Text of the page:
Produced-Water-Reinjection Design and Uncertainties Assessment
The objective of this paper is to detail how water quality and injection pressure are deduced when uncertainties of input data are considered.
Produced-water reinjection (PWRI) is an important strategy for deriving value from waste water, but its implementation can face challenges related to injectivity and safety issues. The first objective of a PWRI-design study is to supply water-quality specifications, and the second is to supply injection-pressure specifications. The objective of this paper is to detail how water quality and injection pressure are deduced when uncertainties of input data are considered.
Before any PWRI design commences, a feasibility study is performed to assess any compatibility issues and evaluate the risk of scaling and souring and the viability of the project. Bacteria growth and corrosion of the installations have to be tackled and mitigated upstream in the early phase of the project.
The first objective of a PWRI-design study is to determine the water quality in terms of optimum total-suspended-solid (TSS) and oil-in-water (OIW) contents, which could remain in the water after treatment and which would enable maintaining the injectivity under PWRI during the field life. These two parameters allow design of the water-treatment installations. The second objective is to determine the pressure needed to achieve PWRI sustainability; the pump power and the injection-network size will be designed on the basis of this pressure.
There are three main approaches to PWRI design. The first approach is based on analogs and correlation laws, the second is based on laboratory experiments, and the third uses simulations with predictive models. Of these, the most effective is that of running simulations with predictive models, because this allows simultaneous determination of the water quality and the injection pressure needed to sustain injectivity.
Field evidence indicates that, whatever the quality of produced waters, PWRI in matrix (or radial injection) regimes inexorably leads to a continuous decline of injectivity. PWRI is viable only in a fractured regime, and pressure and water quality have to be designed for long-term efficiency of this regime. Fractured injection, though a complex process to model, is now considered to be a part of the PWRI strategy for field developments.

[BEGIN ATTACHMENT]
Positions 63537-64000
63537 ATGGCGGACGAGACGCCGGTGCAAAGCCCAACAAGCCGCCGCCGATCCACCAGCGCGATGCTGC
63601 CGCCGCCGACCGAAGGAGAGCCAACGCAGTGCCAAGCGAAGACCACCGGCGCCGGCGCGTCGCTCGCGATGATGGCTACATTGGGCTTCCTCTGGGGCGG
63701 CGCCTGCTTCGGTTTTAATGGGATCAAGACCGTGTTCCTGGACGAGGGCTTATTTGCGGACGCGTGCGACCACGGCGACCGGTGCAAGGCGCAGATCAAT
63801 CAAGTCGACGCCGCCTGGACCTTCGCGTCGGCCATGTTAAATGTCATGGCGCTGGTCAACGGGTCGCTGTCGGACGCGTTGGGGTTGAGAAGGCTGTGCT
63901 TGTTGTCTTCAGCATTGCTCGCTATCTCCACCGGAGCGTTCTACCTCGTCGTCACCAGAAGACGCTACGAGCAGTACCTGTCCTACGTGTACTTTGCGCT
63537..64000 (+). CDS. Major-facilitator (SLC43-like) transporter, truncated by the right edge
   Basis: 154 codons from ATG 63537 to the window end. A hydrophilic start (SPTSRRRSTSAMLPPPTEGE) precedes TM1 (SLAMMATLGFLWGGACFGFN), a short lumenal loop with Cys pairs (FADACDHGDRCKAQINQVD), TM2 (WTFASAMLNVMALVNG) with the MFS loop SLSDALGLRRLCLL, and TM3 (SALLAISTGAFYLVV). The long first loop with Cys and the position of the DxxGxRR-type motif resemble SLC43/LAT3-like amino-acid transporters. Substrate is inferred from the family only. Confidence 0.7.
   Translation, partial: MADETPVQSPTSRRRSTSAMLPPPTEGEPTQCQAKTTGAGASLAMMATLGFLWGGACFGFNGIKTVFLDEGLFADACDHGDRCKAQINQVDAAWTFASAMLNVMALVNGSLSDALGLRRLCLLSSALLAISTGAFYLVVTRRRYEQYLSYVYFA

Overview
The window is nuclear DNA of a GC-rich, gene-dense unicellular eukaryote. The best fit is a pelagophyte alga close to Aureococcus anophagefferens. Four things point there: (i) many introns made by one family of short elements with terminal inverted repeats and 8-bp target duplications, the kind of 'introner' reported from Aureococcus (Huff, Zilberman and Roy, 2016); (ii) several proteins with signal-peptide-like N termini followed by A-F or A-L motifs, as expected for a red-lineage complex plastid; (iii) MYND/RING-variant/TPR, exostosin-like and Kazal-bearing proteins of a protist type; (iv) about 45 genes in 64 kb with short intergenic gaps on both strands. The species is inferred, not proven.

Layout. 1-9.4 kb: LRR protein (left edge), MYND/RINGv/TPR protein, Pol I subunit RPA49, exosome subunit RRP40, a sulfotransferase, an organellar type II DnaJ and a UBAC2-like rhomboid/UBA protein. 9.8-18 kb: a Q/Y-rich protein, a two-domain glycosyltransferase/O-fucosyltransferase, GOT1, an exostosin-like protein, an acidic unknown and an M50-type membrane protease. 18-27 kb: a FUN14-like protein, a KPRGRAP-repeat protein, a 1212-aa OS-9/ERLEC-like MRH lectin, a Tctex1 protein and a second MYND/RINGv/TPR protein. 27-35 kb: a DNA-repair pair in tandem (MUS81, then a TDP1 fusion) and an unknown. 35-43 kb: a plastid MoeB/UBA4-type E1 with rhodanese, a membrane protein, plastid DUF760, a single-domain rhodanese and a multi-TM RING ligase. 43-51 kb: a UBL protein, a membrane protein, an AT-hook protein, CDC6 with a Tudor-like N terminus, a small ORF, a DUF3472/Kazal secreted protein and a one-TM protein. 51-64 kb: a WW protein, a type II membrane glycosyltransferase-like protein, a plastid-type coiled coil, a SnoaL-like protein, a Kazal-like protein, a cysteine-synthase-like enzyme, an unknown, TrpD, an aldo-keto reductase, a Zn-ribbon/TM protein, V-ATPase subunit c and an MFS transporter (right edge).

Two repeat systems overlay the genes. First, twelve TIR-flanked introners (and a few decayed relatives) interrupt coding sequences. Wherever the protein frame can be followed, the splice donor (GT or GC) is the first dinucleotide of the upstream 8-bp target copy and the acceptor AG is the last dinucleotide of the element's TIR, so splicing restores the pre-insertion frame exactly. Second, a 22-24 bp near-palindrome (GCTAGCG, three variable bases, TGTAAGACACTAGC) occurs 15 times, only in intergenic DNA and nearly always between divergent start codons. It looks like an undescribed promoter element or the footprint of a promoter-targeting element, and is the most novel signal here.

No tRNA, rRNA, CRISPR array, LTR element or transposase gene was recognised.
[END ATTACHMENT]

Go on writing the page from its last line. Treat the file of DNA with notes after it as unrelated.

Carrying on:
New PWRI simulators are based on modules describing the flow in both matrix and fractured regimes coupled with a module describing the plugging inside and around the well, as well as plugging within and around the fracture, if any. Compared with conventional fracture software used for stimulation jobs, the fracture module takes into account the thermal and poroelastic effects generated by the high leakoff of cool water.
The model proposed is semianalytical, with a flow module that simulates matrix and thermal fractured injection at constant flow rate or pressure. It allows calculating the bottomhole flowing temperature by use of a transient-heat-exchange solution between the well and the Earth. The flow is considered to take place in three successive zones: a cooled zone, a flooded zone where injected water is warmed up to reservoir temperature, and the undisturbed virgin reservoir.
The plugging module enables calculation of the pressure excess generated by the deposition of solid particles and by the oil in suspension contained in the produced water. It simulates the damage occurring during the radial and fractured phases. Two damage mechanisms are considered in each injection phase. The first corresponds to the permeability decrease resulting from the deep invasion of the reservoir by the water contaminants. The second describes the filter cake, which deposits either on the wellbore face during the matrix injection or inside the fracture during the fracturing phase. The transition time from the deep damage to the external damage is also taken into account.
The present code offers two options to deal with the internal damage, which is governed mainly by oil-droplet migration and deposition rather than solid particles. The first option considers that internal plugging would extend deeply into the reservoir. It is called the deep-invasion model and supposes that oil droplets would invade deep into the reservoir. The second option considers that the internal damage would extend only a short distance into the reservoir from the wellbore. It is called the shallow-invasion model (SIM) and considers that all oil droplets will deposit close to the well or close to the fracture faces, saturating the pore space completely (oil bank).
In a first geometry, the cake is considered to deposit uniformly on the fracture faces. It is called the face-cake model (FCM). In a second geometry, the deposition of the cake is supposed to occur only at the fracture tip. It is called the tip-cake model. After calculating the distribution of the cake in the fracture by material balance, the code calculates pressure excess generated by the reduction in the net fracture length and the cake deposition as well as the friction resulting from -fracture-width reduction. It updates the bottomhole injection pressure and the stress and repropagates the fracture. The code calculates when the fracture is completely filled with cake.
The maximum injection pressure, which must not be exceeded during PWRI to avoid caprock failure and out-of-zone injection, is not calculated automatically by the code, as is the case with 3D codes. The maximum pressure is imposed as an input parameter and fixed by the user. It corresponds to the minimum horizontal stress of the caprock. This scenario is quite conservative, but minimizes the risk of caprock failure.